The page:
The proposed research will attempt to resolve the major problems that presently prevent lung transplantation from being a practical therapeutic modality. To resolve the shortage of good donor lungs we will develop simple flush-cooling methods of lung preservation which are effective up to 72 hours. Such methods, which must also permit transportation, will also provide time for specific recipient treatment prior to transplantation. To prevent bronchial anastomotic complications we will study the pathogenesis of these problems so that the important causes may be eliminated. To this end microsurgical techniques will be used to restore bronchial artery continuity more simply and specific immunosuppression that does not rely on massive doses of corticosteroids will be developed. To determine the optimal unit of lung tissue to transplant in emphysema we will develop an experimental model of emphysema which has vascular changes comparable to human emphysema. Animals with this experimental emphysema in one lung will undergo functional testing before and after transplantation of their other lung. To prevent allograft rejection more safely and dependably methods for specific immunosuppression will be developed in mice and applied to dogs. These methods will involve recipient pretreatment with irradiation and antilymphocyte serum to produce an immunologically primitive state followed by reconstitution with bone marrow in which thymic dependent lymphocytes are decreased by treatment with specific antiserum. Survival and lung allograft function in animals so treated will be evaluated and compared with that obtainable with standard nonspecific immunosuppression. To evaluate mechanisms of lung allograft rejection and develop methods for identifying it earlier and more accurately we will perform serial studies of alveolar lavagates from transplanted lungs. Cellular morphology and function together with analysis of macromolecule chemistry and behavior (mediators) will be evaluated. To determine the long-term consequences of single lung transplantation in the absence of rejection, animals surviving after autotransplantation of the left lung and ligation of the right pulmonary artery will undergo serial evaluations of pulmonary morphology, function and hemodynamics at rest and after various stresses.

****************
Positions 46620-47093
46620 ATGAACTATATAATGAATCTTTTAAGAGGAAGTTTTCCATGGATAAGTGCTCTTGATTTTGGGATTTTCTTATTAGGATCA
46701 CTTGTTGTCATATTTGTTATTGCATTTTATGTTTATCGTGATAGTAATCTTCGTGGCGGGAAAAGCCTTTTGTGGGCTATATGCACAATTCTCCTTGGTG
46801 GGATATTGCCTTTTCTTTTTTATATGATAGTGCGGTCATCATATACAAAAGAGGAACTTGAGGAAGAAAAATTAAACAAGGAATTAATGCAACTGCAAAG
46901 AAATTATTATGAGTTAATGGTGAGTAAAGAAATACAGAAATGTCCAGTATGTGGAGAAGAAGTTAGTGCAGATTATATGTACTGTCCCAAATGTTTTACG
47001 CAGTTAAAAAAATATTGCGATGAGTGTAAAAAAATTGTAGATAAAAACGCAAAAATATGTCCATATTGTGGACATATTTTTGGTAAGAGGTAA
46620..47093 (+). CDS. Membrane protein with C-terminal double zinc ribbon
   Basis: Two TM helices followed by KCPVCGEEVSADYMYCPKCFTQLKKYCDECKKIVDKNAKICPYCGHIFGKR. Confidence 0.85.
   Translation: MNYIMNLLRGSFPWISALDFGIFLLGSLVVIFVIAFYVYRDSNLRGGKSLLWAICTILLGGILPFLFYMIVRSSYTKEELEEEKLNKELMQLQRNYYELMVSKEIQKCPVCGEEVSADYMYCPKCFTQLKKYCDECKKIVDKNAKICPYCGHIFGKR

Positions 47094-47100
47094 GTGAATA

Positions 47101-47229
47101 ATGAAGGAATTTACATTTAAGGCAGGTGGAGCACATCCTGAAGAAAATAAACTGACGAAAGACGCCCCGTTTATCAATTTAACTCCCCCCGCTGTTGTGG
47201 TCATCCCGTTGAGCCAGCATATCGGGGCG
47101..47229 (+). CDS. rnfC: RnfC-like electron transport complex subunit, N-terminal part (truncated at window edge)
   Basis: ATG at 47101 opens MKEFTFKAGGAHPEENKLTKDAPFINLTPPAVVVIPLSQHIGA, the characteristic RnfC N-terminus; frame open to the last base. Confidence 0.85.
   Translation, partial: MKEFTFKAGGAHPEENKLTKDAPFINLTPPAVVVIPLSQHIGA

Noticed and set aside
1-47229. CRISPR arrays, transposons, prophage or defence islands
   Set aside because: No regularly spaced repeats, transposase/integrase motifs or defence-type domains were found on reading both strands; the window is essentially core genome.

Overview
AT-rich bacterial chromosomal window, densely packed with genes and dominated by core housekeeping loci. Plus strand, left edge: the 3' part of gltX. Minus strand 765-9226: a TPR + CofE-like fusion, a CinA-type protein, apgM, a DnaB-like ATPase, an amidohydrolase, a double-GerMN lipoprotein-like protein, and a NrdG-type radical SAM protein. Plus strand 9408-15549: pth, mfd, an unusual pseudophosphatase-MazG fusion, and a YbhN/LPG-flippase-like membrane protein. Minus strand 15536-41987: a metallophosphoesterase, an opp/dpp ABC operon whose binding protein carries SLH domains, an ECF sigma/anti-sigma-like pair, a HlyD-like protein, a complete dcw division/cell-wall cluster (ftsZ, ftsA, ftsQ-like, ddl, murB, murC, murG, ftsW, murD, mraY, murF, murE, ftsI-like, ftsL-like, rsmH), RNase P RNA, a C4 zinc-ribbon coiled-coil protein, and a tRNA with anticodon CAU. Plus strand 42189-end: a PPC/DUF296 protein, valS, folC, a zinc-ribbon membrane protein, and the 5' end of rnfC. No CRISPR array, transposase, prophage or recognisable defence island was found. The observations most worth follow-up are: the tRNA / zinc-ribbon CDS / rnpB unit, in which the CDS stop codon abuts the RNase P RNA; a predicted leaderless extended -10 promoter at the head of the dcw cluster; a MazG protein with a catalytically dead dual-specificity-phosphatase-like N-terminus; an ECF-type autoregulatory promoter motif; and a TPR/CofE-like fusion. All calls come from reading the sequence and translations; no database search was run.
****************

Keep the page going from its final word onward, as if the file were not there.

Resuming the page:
|Norin, A J (1988) The immunobiology of experimental lung transplantation with cyclosporine immunosuppression: cytolytic T lymphocytes and delayed type hypersensitivity in rejecting and tolerant recipients. Transplant Proc 20:125-30|
|Norin, A J; Kamholz, S L; Pinsker, K L et al. (1987) Cyclosporine-induced tolerance in experimental organ transplantation. Evidence of diminished donor-specific cytotoxicity relative to donor-specific proliferative response. J Immunol 139:332-7|